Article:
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Hyundai Plans to Cut Ties to Alabama Child-Labor Suppliers: UAW Cries Foul

Oct. 24, 2022
The United Auto Workers accused the Korean automaker of shirking responsibility.

In exclusive comments to Reuters last week, Hyundai COO Jose Munuz recently announced the Korean automaker is would cut off its connections to subsidiary suppliers in Alabama found to have used child labor and investigate the rest of its U.S. supply chain. In a response Friday, the United Auto Workers criticized the company’s decision to cut off the offending suppliers, saying the company is hurting innocent employees to save face and shirk responsibility.

“By severing ties with these Alabama suppliers, hundreds of workers in these plants will likely lose their jobs, creating a crisis for workers, their families, and their communities—without doing anything to fix the problem,” said UAW President Ray Curry, in a statement.

Additionally, Curry said, Hyundai should lose out on government subsidies and loans until it takes further steps to address the child-labor issue, including agreeing to a monitoring mechanism and establishing “highroad” workplace practices.

According to Munoz, Hyundai will also oversee hiring directly and “push” to stop using hiring agencies to source employees. Both Alabama factories blamed outside labor suppliers or temp agencies for hiring minors.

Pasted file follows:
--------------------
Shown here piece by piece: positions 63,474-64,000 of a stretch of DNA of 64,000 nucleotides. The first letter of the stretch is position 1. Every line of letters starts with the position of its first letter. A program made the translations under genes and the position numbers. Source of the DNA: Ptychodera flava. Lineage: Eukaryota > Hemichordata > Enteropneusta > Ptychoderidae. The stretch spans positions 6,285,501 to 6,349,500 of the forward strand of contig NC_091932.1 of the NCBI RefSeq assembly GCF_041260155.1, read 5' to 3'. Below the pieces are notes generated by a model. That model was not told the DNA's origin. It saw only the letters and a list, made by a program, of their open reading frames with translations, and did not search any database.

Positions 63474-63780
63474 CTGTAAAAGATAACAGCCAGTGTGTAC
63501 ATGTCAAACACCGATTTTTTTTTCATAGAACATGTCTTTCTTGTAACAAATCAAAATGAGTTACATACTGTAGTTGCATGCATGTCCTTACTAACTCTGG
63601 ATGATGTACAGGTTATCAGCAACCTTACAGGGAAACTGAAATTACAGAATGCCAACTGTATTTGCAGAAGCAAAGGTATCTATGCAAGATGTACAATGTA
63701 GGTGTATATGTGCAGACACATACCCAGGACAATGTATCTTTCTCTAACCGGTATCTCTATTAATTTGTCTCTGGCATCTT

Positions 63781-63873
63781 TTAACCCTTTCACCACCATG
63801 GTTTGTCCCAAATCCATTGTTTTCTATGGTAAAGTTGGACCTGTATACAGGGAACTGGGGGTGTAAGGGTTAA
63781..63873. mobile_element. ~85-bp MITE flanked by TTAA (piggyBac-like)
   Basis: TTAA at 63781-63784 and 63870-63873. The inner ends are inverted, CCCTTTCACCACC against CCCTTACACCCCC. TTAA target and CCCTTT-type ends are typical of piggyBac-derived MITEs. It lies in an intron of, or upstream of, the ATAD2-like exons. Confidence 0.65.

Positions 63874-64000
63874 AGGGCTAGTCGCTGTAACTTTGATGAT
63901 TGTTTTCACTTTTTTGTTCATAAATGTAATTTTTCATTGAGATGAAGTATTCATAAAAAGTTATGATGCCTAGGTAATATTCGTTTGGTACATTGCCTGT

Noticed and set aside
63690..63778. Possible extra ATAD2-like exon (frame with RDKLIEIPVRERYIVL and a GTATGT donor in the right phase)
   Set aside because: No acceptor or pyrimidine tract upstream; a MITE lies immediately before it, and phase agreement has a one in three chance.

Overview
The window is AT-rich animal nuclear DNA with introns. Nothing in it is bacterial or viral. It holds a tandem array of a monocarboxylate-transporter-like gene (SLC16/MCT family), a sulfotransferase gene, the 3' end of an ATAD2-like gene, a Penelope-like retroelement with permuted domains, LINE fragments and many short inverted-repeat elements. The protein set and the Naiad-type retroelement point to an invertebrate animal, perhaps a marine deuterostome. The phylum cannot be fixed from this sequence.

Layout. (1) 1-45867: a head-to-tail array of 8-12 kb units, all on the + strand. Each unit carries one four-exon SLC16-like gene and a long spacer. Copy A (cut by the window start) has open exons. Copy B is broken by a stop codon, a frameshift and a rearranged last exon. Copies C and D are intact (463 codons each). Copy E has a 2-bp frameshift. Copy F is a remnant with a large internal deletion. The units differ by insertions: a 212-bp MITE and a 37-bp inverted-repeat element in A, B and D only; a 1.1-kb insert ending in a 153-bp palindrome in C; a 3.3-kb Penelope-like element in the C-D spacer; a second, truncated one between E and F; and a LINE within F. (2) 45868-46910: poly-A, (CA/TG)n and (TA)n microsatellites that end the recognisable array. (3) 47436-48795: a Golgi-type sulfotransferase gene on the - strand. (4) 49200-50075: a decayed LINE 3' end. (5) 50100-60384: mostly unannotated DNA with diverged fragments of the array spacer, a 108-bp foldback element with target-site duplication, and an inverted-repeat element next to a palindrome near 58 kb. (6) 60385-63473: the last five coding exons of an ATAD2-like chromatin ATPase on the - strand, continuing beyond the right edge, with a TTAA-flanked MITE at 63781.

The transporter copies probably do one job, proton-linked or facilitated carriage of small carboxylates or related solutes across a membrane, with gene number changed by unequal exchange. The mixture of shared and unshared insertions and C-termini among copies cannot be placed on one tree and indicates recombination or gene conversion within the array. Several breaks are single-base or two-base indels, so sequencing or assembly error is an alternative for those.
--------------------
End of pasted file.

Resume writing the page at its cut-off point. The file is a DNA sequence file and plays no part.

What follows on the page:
A group calling itself the Alabama Coalition for Community Benefits echoed some of Curry’s calls in a letter protesting the child labor to Munoz. In the letter, the ACCB—which includes the UAW, the United Steelworkers of America, the AFL-CIO, and the Alabama Sierra Club—called for independent community monitoring at the plants.

The situation at Hyundai’s Alabama suppliers began in July, when Reuters published an exclusive investigation into the company’s SMART Alabama LLC plant, accusing it of employing children as young as 12 at its metal stamping plant. About a month later, the Department of Labor sued a different Hyundai supplier in the state, SL Alabama LLC. Both companies blamed the hires on third-party hiring firms, and SMART Alabama claimed it did not knowingly use child labor.

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